17. When the students are not preparing their brown paper for the painting activity in Session 3, they should continue to work on story details for their worksheets.
  18. Collect the “My Story” worksheets.

Session 4

  1. Distribute the “My Story” worksheets from Sessions 2 and 3 to the students.
  2. Distribute the students’ bison hide from the previous session. Direct them to carefully tear off pieces of the paper along the edge to form an irregular shape for their “hide.” Remind the students that the final piece needs to be large enough to paint their story on.
  3. Have the students get with their partner from Session 2 and review the pictographs drawn on their worksheet. Continue to have the American Indian bison hide pictographs from the Web sites and the teacher created “bison hide” displayed in the classroom as a reference for the students.
  4. Tell the students that now they will complete their special story using pictographs.
  5. Explain to the students that they actually created the first draft of their “bison hide” story on the worksheet during the previous sessions. Now they will tell the story by painting images on the hides using their “My Story” worksheet as a guide.
  6. Using the images created on the “My Story” worksheet and the American Indian pictographs in the classroom as a guide, direct the students to paint images on their “bison hide” (brown paper from Sessions 2 and 3).
  7. Have American Indian music playing in the background while they paint (optional).
  8. Set the painted “bison hides” aside to dry.
  9. Direct the students who are not at the painting area at this time to write a final copy of their special story from the “My Story” worksheet for classroom display.
  10. Share with the students that sometimes American Indians gave away their bison hide to a special person. Invite any students who want to give away their hides to a person who is special to them to do so.
  11. Display the symbolic bison hide stories in the classroom. Hang the writings nearby, and encourage others to match the written stories with the correct symbol stories.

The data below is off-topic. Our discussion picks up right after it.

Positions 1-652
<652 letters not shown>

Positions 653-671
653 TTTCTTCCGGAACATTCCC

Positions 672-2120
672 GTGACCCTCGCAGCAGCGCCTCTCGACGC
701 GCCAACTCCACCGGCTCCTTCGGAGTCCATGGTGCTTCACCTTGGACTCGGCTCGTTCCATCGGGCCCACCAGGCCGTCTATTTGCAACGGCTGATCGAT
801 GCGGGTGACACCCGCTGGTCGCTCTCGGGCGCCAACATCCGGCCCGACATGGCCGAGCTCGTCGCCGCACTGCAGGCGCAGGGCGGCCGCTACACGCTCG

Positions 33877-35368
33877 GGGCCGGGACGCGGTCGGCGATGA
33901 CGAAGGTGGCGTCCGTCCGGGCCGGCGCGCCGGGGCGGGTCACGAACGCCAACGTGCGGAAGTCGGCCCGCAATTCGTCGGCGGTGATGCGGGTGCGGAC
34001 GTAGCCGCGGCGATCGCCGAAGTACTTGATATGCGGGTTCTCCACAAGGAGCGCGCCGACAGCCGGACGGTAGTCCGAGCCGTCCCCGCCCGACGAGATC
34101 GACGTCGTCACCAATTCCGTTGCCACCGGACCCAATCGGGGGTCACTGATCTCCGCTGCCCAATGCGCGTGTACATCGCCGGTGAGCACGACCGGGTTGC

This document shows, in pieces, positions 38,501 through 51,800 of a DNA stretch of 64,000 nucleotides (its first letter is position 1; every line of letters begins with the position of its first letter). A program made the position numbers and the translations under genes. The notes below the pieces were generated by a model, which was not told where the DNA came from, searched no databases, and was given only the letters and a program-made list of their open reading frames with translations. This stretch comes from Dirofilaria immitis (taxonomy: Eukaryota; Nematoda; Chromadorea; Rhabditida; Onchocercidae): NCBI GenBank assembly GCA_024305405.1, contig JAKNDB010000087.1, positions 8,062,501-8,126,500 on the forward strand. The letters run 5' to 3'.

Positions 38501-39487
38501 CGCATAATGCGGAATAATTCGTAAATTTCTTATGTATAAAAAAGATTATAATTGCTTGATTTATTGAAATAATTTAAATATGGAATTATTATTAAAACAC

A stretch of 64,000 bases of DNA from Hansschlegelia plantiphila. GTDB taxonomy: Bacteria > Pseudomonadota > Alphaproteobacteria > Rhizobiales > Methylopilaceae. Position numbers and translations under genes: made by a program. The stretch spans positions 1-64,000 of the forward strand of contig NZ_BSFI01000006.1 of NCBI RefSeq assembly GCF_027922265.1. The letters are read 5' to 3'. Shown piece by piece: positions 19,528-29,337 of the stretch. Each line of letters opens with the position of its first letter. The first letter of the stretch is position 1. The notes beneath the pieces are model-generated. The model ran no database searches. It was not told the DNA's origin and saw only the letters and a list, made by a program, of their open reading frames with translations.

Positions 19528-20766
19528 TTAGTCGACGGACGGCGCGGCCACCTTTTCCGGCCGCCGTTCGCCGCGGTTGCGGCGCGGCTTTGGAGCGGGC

Differentiated Learning Options

  • Allow students to dictate their story to a scribe.
  • Allow students to cut out pre-made pictographs to glue to their bison hide painting.

Enrichments/Extensions

  • Have students do independent research about the Indian Head/Buffalo Head Nickel, minted from 1913 to 1938 at www.usmint.gov/kids/index.cfm?fileContents=coinNews/cotm/2001/06.cfm.
  • Have students compare the obverse and reverse of the Indian Head/Buffalo Head Nickel with the American Bison Nickel.
  • Have students do independent research about other coins that show an image of the bison such as the 2005 Kansas quarter.
  • Take anecdotal notes about the students’ participation during the class discussions and the development of their stories and paintings.
  • Check for students’ comprehension through a discussion with the students about their stories and paintings.

Discipline: Language Arts
Domain: L.2 Language
Grade(s): Grade 2
Cluster: Conventions of Standard English
Standards:

  • L.2.1. Demonstrate command of the conventions of standard English grammar and usage when writing or speaking.
    • Use collective nouns (e.g., group).
    • Form and use frequently occurring irregular plural nouns (e.g., feet, children, teeth, mice, fish).
    • Use reflexive pronouns (e.g., myself, ourselves)
    • Form and use the past tense of frequently occurring irregular verbs (e.g., sat, hid, told).
    • Use adjectives and adverbs, and choose between them depending on what is to be modified.
    • Produce, expand, and rearrange complete simple and compound sentences (e.g., The boy watched the movie; The little boy watched the movie; The action movie was watched by the little boy).
  • L.2.2. Demonstrate command of the conventions of standard English capitalization, punctuation, and spelling when writing.
    • Capitalize holidays, product names, and geographic names.
    • Use commas in greetings and closings of letters.
    • Use an apostrophe to form contractions and frequently occurring possessives.
    • Generalize learned spelling patterns when writing words (e.g., cage --> badge; boy --> boil).
    • Consult reference materials, including beginning dictionaries, as needed to check and correct spellings.

Discipline: Language Arts
Domain: RL.2 Reading: Informational Text
Grade(s): Grade 2
Cluster: Key Ideas and Details
Standards:

  • RI.2.1. Ask and answer such questions as who, what, where, when, why, and how to demonstrate understanding of key details in a text.
  • RI.2.2. Identify the main topic of a multi-paragraph text as well as the focus of specific paragraphs within the text.
  • RI.2.3. Describe the connection between a series of historical events, scientific ideas or concepts, or steps in technical procedures in a text. 

Discipline: Language Arts
Domain: RL.2 Reading: Informational Text
Grade(s): Grade 2
Cluster: Integration of Knowledge and Ideas
Standards:

  • RI.2.7. Explain how specific images (e.g., a diagram showing how a machine works) contribute to and clarify a text.
  • RI.2.8. Describe how reasons support specific points the author makes in a text.